Monday, August 8, 2011

Stock Market Risk Analysis v.2

This is an update to a post I did a year ago.

August 20, 2010
Stock Market Risk Analysis

Here are the new charts.

Here's an update to the commentary.

If nothing has changed (doubtful) and we can assume all three long-term trends are therefore still in place (also doubtful) then...

1. The average inflation adjusted fair value was 9,994 in June.
2. The potential downside risk was 3,274 in June.
3. The potential upside reward was 18,560 in June.

Put another way, I think there is plenty of long-term risk left in the stock market even at today's post-crash prices. We're not even down to the average inflation adjusted value yet, much less what I would call long-term bargain territory.

This is just an opinion of course. It is not investment advice.

Source Data:
Yahoo: Historical DJIA
St. Louis Fed: CPI


Charles Kiting said...

From Reuters:

"Benchmark 10-year Treasury note yields fell to their lowest levels since February 2009 on Monday, after a U.S. credit downgrade sparked broad risk aversion and added to the appeal of U.S. government debt."

Apparently the financial mess called "Europe" has no effect whatsoever. Let's increase the appeal of US debt even more by downgrading debt to BBB! (Are those Bernanke's initials?)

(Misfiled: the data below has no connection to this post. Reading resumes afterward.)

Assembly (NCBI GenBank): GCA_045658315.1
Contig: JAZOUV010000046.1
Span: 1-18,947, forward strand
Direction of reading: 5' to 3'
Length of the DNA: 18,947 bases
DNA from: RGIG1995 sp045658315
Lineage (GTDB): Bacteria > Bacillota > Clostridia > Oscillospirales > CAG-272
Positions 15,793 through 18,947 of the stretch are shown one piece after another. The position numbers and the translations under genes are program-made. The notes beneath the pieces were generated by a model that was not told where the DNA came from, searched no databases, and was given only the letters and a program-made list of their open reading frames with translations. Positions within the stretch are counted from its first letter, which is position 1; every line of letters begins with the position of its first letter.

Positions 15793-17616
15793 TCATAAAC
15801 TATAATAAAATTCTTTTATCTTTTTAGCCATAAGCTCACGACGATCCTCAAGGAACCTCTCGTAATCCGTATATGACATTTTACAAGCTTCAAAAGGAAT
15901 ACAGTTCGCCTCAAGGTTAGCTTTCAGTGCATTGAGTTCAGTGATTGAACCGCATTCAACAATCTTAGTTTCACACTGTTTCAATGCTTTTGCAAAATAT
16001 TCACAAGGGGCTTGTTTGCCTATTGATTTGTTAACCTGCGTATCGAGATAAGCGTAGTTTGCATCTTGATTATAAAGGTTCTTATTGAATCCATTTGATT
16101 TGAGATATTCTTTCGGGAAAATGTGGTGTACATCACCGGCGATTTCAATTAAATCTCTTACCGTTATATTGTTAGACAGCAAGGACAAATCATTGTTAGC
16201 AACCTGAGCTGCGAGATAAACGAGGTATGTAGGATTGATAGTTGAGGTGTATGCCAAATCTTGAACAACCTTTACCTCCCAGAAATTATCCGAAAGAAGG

Stagflationary Mark said...

Charles Kiting,

It is amazing to me that people keep dwelling on the straw that broke the camel's back. It is nearly meaningless if one doesn't look at all the other straw too.

Rick Santelli thought the catalyst was actually the weak GDP numbers and weak economy. In my opinion, he nailed it.

As for Beranke's initials, we don't call him B.S. Bernanke for nothing.

Seriously. Shalom is his middle name.

Charles Kiting said...

Since he's taking the Japanese approach, his middle name could be Sayonara.

I have a small brokerage account and my advisor recommended liquidating last Wednesday. Santelli is more correct than anyone else but "bad GDP" really isn't a good enough bogeyman for the drama that is the forte of "news".

Stagflationary Mark said...

Charles Kiting,

Perhaps his middle name should be Sushi because we're in a never ending bubble loop.

A conveyor belt sushi boom started in 1970 after a conveyor belt sushi restaurant served sushi on the Osaka World Expo. Another boom started in 1980, when eating out became more popular, and finally in the late 1990s, when inexpensive restaurants became popular after the burst of the economic bubble.

McDonalds has become increasingly popular in recent years. Go figure.